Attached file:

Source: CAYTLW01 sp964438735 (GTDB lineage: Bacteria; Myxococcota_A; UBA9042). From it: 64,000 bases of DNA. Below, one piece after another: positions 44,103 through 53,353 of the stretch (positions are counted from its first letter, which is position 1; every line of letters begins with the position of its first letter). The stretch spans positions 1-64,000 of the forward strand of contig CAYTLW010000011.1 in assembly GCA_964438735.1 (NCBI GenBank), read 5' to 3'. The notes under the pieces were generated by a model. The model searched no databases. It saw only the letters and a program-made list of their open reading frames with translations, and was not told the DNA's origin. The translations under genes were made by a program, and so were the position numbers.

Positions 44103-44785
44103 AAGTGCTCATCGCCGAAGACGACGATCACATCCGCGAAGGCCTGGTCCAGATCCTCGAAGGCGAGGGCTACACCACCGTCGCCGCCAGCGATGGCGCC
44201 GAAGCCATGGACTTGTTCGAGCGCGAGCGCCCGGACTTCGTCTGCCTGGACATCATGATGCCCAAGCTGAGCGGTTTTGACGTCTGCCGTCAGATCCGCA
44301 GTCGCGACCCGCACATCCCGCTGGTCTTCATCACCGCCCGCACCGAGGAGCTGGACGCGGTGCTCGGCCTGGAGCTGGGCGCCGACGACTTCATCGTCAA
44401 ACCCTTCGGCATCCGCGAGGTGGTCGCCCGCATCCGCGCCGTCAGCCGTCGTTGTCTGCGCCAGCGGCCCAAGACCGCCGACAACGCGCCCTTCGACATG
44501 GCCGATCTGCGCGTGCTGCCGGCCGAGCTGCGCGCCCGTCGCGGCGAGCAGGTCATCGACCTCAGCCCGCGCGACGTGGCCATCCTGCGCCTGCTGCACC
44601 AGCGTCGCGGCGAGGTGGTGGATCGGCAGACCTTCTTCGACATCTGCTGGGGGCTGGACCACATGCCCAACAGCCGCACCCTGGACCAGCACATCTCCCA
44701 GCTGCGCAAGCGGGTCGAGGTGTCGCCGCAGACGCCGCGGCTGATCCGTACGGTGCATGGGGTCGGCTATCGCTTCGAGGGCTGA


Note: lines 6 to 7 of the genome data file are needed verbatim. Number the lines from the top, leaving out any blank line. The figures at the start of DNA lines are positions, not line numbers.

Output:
44401 ACCCTTCGGCATCCGCGAGGTGGTCGCCCGCATCCGCGCCGTCAGCCGTCGTTGTCTGCGCCAGCGGCCCAAGACCGCCGACAACGCGCCCTTCGACATG
44501 GCCGATCTGCGCGTGCTGCCGGCCGAGCTGCGCGCCCGTCGCGGCGAGCAGGTCATCGACCTCAGCCCGCGCGACGTGGCCATCCTGCGCCTGCTGCACC